Credits Earned, and Teacher Annual Salary, all values are percents from 0-100. Teacher annual salary is

reported in dollars. SWD refers to students with disabilities; ELL refers to English language learning

students; FRPL refers to students receiving free or reduced price lunch.

Page 61: EdWorkingPaper No. 19-144 R&R FINA… · Edmodo, another education-technology communication app, reports a network of more than 100 million users (Edmodo, 2020). Despite the growing

60

APPENDIX C

Table C1. Overall and Differential Attrition Analyses for Schools that Returned the Administrator Survey

Returned

survey

Unreturned

survey p-value

Returned survey sample

Treatment Control p-value

School characteristics

Treatment (%) 0.50 0.50 1.00

0.50 0.50 1.00

School type (%)

Special needs 0.02 0.05 0.43 0.00 0.04 0.16

Early childhood 0.02 0.05 0.43 0.02 0.02 1.00

K–8 0.03 0.12 0.06 0.00 0.07 0.08

Elementary 0.50 0.40 0.31 0.51 0.49 0.84

Middle 0.12 0.05 0.18 0.13 0.11 0.75

High 0.30 0.33 0.70 0.33 0.27 0.50

Days absent 14.62 15.43 0.54 15.01 14.23 0.62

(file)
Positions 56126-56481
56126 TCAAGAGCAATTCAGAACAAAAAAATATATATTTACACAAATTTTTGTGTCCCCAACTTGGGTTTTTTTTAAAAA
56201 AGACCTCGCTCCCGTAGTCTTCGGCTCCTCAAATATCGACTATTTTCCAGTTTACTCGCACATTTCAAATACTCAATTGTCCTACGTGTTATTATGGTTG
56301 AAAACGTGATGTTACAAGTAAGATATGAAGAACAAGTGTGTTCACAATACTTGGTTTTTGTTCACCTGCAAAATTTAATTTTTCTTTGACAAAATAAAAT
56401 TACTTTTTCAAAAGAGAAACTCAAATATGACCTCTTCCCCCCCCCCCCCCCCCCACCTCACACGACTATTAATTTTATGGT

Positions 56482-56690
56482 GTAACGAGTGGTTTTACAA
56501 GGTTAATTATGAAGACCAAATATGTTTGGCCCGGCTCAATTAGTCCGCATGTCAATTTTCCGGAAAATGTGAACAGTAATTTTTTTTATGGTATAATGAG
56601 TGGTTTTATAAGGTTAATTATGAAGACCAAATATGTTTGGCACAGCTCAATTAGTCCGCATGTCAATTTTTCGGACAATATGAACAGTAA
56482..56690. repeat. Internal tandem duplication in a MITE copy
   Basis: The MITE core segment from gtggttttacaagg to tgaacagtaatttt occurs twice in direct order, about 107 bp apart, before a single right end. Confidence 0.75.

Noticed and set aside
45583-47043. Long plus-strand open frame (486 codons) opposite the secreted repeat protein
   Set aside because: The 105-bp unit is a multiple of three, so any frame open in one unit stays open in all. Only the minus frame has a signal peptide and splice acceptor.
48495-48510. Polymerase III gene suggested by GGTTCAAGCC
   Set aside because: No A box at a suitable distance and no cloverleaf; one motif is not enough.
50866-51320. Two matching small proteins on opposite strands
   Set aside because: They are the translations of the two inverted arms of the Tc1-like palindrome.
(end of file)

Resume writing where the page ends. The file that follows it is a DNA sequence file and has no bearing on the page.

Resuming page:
SWD (%) 21.31 24.27 0.25 19.67 22.96 0.16

ELL (%) 17.51 13.28 0.14 19.32 15.70 0.29

Male (%) 51.26 51.66 0.80 51.10 51.42 0.85

FRPL (%) 79.45 79.61 0.96 79.90 79.00 0.78

Race (%)

African American 29.96 37.35 0.14 30.57 29.34 0.83

Asian 15.92 8.47 0.05 15.75 16.10 0.94

Hispanic 44.53 43.80 0.88 45.41 43.64 0.75

other 1.77 2.03 0.55 1.83 1.71 0.74

white 7.82 8.35 0.82 6.43 9.21 0.22

Teacher

Characteristics

Teacher annual salary 77,801 76,822 0.41 77,826 77,775 0.97

Female (%) 80.90 77.27 0.19 79.79 82.05 0.46

Race (%)

African American 19.68 25.89 0.12 22.45 16.79 0.22

Asian 8.98 6.62 0.27 8.95 9.01 0.98

Hispanic 18.96 16.66 0.44 19.41 18.49 0.79

other 1.82 2.60 0.10 2.01 1.62 0.40

white 50.56 48.22 0.58 47.19 54.10 0.15

n(School) 90 42 45 45

Notes. With the exception of School Types, Days Absent, Days Present, Total Credits Attempted, Total